A 26-year-old pony mare has fully recovered after accidentally receiving more than 100 times her usual dose of pergolide to manage her pituitary pars intermedia dysfunction (PPID), also known as Cushing’s disease. After experiencing an abnormal heart rate, anxiety, jitteriness, and reduced appetite, the pony appeared completely normal within a week following treatment, said Bianca Schwarz, PhD, DVM, Dipl. ECEIM, independent equine internal medicine specialist and former head of the Internal Medicine Service in the Equine Clinic of Altforweiler, Germany.
“This was a huge overdose of pergolide,” Schwarz said. “We expected more side effects and were happy that they did not occur and that we could prevent the occurrence of more side effects.”
Usually receiving one half of a 1-milligram pergolide pill per day, the pony ingested 55 full pills—110 times her usual dose—when the owner’s friend mistakenly fed them, she said. Four hours later, a veterinarian examined the pony at the farm and found her essentially normal, aside from a high but regular heart rate of 52 beats per minute (normal range is 28 to 44). The veterinarian ran paraffin oil and activated charcoal through a nasogastric tube to help absorb the excess medication before it got digested and help it move quickly through the digestive track and get expelled from the body. She also administered two kinds of medications: one to help reduce the high heart rate and the other to counteract any effects of excess dopamine.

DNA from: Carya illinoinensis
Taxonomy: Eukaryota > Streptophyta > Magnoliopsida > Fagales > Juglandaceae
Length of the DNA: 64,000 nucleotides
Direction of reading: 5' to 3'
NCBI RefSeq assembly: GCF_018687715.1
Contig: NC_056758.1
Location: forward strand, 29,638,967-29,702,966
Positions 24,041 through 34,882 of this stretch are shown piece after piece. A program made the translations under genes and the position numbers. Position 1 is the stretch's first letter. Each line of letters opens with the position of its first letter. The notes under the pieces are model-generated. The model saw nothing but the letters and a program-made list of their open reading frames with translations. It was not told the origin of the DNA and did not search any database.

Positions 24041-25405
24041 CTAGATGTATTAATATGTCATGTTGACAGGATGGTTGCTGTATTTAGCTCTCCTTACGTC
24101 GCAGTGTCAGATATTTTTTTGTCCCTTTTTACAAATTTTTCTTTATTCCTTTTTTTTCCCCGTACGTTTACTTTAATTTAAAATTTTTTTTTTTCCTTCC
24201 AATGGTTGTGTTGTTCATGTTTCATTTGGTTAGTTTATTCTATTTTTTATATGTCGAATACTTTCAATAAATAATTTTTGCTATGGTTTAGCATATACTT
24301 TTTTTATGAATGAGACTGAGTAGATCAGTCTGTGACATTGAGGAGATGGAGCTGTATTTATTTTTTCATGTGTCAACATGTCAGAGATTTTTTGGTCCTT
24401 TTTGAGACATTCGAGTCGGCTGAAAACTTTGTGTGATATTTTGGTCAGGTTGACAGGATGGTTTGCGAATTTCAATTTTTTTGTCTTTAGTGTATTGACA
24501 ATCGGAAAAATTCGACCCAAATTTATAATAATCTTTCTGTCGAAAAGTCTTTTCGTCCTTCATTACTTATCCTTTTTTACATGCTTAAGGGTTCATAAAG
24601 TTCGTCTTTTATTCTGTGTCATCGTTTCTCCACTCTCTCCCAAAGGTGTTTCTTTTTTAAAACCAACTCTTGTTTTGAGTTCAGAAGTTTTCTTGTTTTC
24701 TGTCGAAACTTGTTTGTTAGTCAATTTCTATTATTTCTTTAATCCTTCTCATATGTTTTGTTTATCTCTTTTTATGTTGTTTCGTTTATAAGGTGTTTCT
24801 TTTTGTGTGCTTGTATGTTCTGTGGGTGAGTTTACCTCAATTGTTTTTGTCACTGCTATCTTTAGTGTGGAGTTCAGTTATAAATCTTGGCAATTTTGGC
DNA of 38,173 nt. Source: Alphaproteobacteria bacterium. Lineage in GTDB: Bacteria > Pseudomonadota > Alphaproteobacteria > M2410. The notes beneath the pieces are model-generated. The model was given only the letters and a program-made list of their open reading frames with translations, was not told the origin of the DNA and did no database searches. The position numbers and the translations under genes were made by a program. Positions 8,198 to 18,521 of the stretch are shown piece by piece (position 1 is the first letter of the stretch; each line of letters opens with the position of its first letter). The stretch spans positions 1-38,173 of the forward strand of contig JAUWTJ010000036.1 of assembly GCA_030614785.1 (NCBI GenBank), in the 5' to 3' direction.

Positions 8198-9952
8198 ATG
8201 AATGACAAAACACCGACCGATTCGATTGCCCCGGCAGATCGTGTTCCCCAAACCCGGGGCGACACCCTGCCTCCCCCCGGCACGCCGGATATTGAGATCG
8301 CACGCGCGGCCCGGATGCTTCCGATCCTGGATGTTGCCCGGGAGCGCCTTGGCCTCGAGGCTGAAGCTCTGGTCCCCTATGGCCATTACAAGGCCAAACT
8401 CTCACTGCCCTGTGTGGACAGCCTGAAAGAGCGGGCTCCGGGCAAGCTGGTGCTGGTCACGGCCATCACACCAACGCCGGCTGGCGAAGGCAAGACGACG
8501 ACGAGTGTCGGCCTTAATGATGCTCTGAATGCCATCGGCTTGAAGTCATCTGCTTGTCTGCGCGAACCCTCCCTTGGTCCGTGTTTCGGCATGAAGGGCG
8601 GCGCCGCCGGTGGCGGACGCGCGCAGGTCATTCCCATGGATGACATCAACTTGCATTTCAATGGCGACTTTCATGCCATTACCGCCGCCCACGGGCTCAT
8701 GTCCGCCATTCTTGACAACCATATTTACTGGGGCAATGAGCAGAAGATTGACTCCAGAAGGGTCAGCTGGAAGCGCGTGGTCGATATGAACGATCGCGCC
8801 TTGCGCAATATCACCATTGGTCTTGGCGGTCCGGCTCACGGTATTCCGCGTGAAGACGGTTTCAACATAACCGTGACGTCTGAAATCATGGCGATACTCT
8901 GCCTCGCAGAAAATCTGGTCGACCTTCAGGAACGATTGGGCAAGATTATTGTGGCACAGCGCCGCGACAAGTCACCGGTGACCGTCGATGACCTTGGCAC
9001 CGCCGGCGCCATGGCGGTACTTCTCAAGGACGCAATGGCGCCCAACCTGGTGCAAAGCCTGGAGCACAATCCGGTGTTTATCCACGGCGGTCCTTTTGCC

PPID appears to result from a lack of dopamine production in the brain, which would normally control hormone production in the pars intermedia. Pergolide works like dopamine, as a sort of replacement for the natural chemical. So excess pergolide could create an effect in the body similar to if it produced too much dopamine—which can lead to anxiety and nervousness, among other problems, said Schwarz. Hence, the veterinarians aimed to make dopamine and dopamine-like substances less active by administering an intramuscular dopamine-counteracting drug several times over the first 24 hours.
The pony developed anxiousness and jitteriness within a day of the overdose despite treatment. She seemed “nervous, easily stressed, and frightened and was jumpy, especially in (her) reactions to bright light and fast movements,” Schwarz stated. “This was considered a neurologic sign because it was very untypical compared with the normal, quiet behavior of the pony.”
Over a week, however, these issues gradually disappeared, she said.
Scientists still don’t know how much pergolide horses can handle. Common signs of pergolide overdose toxicity in humans, dogs, and rats include vomiting, convulsions, agitation, and confusion, said Schwarz.
Whether toxicity is worse in humans than in horses is hard to say, however. “A lot of side effects in humans are nervous system side effects,” she said. “If a horse gets hallucinations, dizziness, depression, headache, anxiety, etc., it would be difficult to prove by our examinations.”
While this pony recovered well, it doesn’t mean all horses would have the same reaction to pergolide overdoses, Schwarz explained. “We cannot rule out that a different horse might have had more severe side effects, maybe due to better absorption of the drug in the gut and, therefore, higher plasma levels,” she said.
To reduce overdose risks, owners should exercise caution with their equine pharmacy, said Schwarz. “Any drug must be locked away from horses to prevent oral intake,” she said. “Correct and precise information on amounts of drug and routes of administration should be given to other caretakers of the horse.”
In the event of overdose, owners should contact their veterinarians immediately. Stomach flushing, paraffin oil and charcoal administration, and antidotes—when available—can give equine patients better chances of recovering from drug overdose.